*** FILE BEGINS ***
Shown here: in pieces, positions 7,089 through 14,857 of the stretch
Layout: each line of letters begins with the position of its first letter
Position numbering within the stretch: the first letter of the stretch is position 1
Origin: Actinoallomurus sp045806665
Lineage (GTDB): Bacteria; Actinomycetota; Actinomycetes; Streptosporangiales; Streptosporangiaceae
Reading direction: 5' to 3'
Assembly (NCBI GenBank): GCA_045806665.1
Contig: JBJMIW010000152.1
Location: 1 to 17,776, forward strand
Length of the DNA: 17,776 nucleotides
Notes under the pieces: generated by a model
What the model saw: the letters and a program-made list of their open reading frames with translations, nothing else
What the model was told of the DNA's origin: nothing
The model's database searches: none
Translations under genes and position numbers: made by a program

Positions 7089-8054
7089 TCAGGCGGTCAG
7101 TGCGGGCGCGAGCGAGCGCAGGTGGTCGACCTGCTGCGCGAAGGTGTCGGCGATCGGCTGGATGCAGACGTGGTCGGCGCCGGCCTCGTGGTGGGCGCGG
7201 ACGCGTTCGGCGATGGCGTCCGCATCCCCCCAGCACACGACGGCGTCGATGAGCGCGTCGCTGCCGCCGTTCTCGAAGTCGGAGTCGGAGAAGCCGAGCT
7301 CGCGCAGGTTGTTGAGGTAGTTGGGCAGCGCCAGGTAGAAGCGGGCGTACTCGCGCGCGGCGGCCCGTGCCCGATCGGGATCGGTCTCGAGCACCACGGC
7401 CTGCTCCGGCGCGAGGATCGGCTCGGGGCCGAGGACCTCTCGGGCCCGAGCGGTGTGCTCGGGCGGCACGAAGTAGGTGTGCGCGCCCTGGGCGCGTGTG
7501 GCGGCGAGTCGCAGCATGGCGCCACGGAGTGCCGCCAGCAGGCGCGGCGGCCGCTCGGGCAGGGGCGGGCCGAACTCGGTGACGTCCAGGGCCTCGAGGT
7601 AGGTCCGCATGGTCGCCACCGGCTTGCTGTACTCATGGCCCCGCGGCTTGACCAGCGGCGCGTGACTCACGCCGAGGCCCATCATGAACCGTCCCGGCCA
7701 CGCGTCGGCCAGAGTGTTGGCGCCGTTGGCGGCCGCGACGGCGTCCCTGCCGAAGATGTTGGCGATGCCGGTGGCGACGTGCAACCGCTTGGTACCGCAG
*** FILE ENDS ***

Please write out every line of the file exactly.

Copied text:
Shown here: in pieces, positions 7,089 through 14,857 of the stretch
Layout: each line of letters begins with the position of its first letter
Position numbering within the stretch: the first letter of the stretch is position 1
Origin: Actinoallomurus sp045806665
Lineage (GTDB): Bacteria; Actinomycetota; Actinomycetes; Streptosporangiales; Streptosporangiaceae
Reading direction: 5' to 3'
Assembly (NCBI GenBank): GCA_045806665.1
Contig: JBJMIW010000152.1
Location: 1 to 17,776, forward strand
Length of the DNA: 17,776 nucleotides
Notes under the pieces: generated by a model
What the model saw: the letters and a program-made list of their open reading frames with translations, nothing else
What the model was told of the DNA's origin: nothing
The model's database searches: none
Translations under genes and position numbers: made by a program

Positions 7089-8054
7089 TCAGGCGGTCAG
7101 TGCGGGCGCGAGCGAGCGCAGGTGGTCGACCTGCTGCGCGAAGGTGTCGGCGATCGGCTGGATGCAGACGTGGTCGGCGCCGGCCTCGTGGTGGGCGCGG
7201 ACGCGTTCGGCGATGGCGTCCGCATCCCCCCAGCACACGACGGCGTCGATGAGCGCGTCGCTGCCGCCGTTCTCGAAGTCGGAGTCGGAGAAGCCGAGCT
7301 CGCGCAGGTTGTTGAGGTAGTTGGGCAGCGCCAGGTAGAAGCGGGCGTACTCGCGCGCGGCGGCCCGTGCCCGATCGGGATCGGTCTCGAGCACCACGGC
7401 CTGCTCCGGCGCGAGGATCGGCTCGGGGCCGAGGACCTCTCGGGCCCGAGCGGTGTGCTCGGGCGGCACGAAGTAGGTGTGCGCGCCCTGGGCGCGTGTG
7501 GCGGCGAGTCGCAGCATGGCGCCACGGAGTGCCGCCAGCAGGCGCGGCGGCCGCTCGGGCAGGGGCGGGCCGAACTCGGTGACGTCCAGGGCCTCGAGGT
7601 AGGTCCGCATGGTCGCCACCGGCTTGCTGTACTCATGGCCCCGCGGCTTGACCAGCGGCGCGTGACTCACGCCGAGGCCCATCATGAACCGTCCCGGCCA
7701 CGCGTCGGCCAGAGTGTTGGCGCCGTTGGCGGCCGCGACGGCGTCCCTGCCGAAGATGTTGGCGATGCCGGTGGCGACGTGCAACCGCTTGGTACCGCAG